US President Donald Trump’s recent news on immigration ban sent shock waves across the United States, and has sparked a global uproar.
According to multiple news reports, the immigration ban follows the signing of an executive order by President Trump. The order suspends refugee admission to the country, and also bans entry to the U.S. from up to seven Muslim-majority countries for a number of days.
While brands such as Uber got into trouble through its association with Trump, others such as Apple and Facebook took a stand against the immigration ban, outrightly criticising the move.
Meanwhile, Airbnb, Google, Starbucks and Lyft have taken a step further, starting initiatives to reach out to and help those affected by the order.
Uber lands in hot water
Uber got into trouble this weekend, prompting users to delete its application and thus removing themselves from its user base. The ride-hailing company was accused by social media users for interfering with a taxi driver strike at New York’s John F. Kennedy International Airport.
According to Independent, after the initial strike ended, Uber suspended surge pricing in the area.
Surge pricing has been turned off at #JFK Airport. This may result in longer wait times. Please be patient.
— Uber NYC (@Uber_NYC) January 29, 2017
This led to accusations that Uber was attempting to break the strike or even capitalise on it, and led to social media users posting screenshots of how they are deleting their Uber mobile applications. The hashtag #DeleteUber was also trending following the backlash.
Uber CEO Travis Kalanick has since issued a statement on Facebook stating that Uber will provide 24/7 legal support for afflicted Uber drivers, along with compensation for lost earnings.
He added that the company will also create a US$3 million legal defense fund to help drivers with immigration and translation services.
“Please help Uber to help drivers who may be affected by this wrong and unjust immigration ban,” Kalanick said.
Lyft garners praise for donation to ACLU
Following Uber’s debacle, competitor Lyft has also pledged to donate US$1 million to the American Civil Liberties Union (ACLU) over the next four years to show its support for immigrants and refugees affected by the immigration ban.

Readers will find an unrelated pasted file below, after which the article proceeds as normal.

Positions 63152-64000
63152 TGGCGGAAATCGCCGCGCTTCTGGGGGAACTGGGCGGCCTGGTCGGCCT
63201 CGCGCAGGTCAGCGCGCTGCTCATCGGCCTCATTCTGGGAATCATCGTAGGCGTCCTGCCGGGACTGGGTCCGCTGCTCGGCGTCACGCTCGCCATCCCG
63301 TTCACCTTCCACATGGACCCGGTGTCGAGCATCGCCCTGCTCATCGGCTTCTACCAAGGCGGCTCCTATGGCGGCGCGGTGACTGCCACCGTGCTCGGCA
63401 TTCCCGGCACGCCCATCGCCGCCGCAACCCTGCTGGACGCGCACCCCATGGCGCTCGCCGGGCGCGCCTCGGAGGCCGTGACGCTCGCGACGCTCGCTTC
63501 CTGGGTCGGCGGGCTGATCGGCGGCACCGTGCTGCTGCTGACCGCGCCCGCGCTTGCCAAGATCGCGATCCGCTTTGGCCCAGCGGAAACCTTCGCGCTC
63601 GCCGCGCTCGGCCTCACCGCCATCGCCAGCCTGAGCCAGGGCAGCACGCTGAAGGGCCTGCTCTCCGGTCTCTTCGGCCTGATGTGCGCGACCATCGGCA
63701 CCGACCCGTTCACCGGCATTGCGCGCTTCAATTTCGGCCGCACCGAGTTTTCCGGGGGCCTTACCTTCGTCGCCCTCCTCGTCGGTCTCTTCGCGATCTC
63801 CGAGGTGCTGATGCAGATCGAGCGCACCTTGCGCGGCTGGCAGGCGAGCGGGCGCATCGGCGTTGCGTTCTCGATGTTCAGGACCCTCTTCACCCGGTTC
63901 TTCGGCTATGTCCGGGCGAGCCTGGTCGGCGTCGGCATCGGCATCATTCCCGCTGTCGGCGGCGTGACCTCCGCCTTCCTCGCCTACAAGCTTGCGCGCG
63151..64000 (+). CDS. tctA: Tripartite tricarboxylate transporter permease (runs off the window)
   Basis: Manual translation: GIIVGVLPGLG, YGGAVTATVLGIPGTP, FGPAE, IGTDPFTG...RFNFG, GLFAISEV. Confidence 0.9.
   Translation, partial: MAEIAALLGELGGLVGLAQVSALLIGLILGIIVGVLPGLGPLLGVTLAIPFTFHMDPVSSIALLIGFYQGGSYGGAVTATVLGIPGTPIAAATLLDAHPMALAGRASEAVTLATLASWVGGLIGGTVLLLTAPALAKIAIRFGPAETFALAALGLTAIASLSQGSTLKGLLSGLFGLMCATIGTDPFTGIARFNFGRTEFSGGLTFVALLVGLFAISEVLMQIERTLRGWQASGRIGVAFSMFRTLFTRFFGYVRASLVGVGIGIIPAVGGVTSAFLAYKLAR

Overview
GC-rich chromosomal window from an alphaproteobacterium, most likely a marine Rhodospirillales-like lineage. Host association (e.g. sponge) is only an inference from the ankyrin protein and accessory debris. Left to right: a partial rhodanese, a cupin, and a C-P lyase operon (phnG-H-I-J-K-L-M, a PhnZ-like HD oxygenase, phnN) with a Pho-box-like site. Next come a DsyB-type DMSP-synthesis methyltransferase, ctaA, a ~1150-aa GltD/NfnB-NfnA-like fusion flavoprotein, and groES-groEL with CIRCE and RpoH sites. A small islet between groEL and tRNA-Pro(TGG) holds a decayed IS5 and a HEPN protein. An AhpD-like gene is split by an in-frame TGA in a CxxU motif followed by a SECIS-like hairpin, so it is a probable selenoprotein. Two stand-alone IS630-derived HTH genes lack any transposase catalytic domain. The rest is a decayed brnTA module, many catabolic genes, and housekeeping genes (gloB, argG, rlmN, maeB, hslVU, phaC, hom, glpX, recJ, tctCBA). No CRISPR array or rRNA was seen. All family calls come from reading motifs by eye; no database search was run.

In a blog post announcing the move, co-founders John Zimmer and Logan Green said that this was in line with the company’s model to be the type of community that is “diverse, inclusive, and safe”.
“Banning people of a particular faith or creed, race or identity, sexuality or ethnicity, from entering the U.S. is antithetical to both Lyft’s and our nation’s core values. We stand firmly against these actions, and will not be silent on issues that threaten the values of our community,” the blog post read.
Airbnb to provide free housing to refugees and immigrants
Airbnb has also pledged to provide free housing to refugees and anyone recently barred from entering the US. According to a blog post announcing the move, the company said that there is an internal team in place currently working on “the coordination with key partners to identify needs”.
The move follows Airbnb’s co-founder and CEO Brian Chesky’s announcement pledging its support for immigrants and refugees affected.
Airbnb is providing free housing to refugees and anyone not allowed in the US. Stayed tuned for more, contact me if urgent need for housing — Brian Chesky (@bchesky) January 29, 2017
The company is currently reaching out to interested parties who are keen on housing those in need affected by the immigration ban.
Starbucks to hire 10,000 recognised refugees
In a letter to partners showing its solidarity, Starbucks CEO Howard Schultz pledged that the brand would look to hire 10,000 refugees recognised by the United Nations in 75 countries around the world where Starbucks does business.
He added that this is in line with Starbucks’ long history of hiring young people on the look out for opportunities and pathways to a new life globally.
“This is why we are doubling down on this commitment by working with our equity market employees as well as joint venture and licensed market partners in a concerted effort to welcome and seek opportunities for those fleeing war, violence, persecution and discrimination,” Schultz added.
Schultz explained that Starbucks will kick start the effort in the U.S. by making the initial hiring focus on individuals who have served with U.S. troops as interpreters and support personnel in the various countries where U.S. military has asked for such support.
Google raises up US$4 million in crisis campaign
Google has started one of its largest crisis campaigns following the immigration ban, expected to raise up to US$4 million to support those afflicted by Trump’s immigration order.
The campaign was detailed in a memo sent by Google CEO Sundar Pichai, according to USA Today. The memo stated how the technology company has created a crisis fund of US$2 million, which can be matched through donations from employees from up to US$2 million.
The proceeds from the campaign will go to four organisations including the American Civil Liberties Union, Immigrant Legal Resource Center, International Rescue Committee and The UN Refugee Agency.
The move follows Pichai’s denouncing of Trump’s immigration order according to a report on Wall Street Journal.
For generations, this country has been home to immigrants like Sanaz. Her story is playing out all over the country. Google is with you. https://t.co/mllnZ5gNDB — sundarpichai (@sundarpichai) January 29, 2017
In an email to staff sent last Friday, Pichai criticised the immigration order and stated that the ban on foreign nationals from the seven countries listed affects at least 187 Google employees.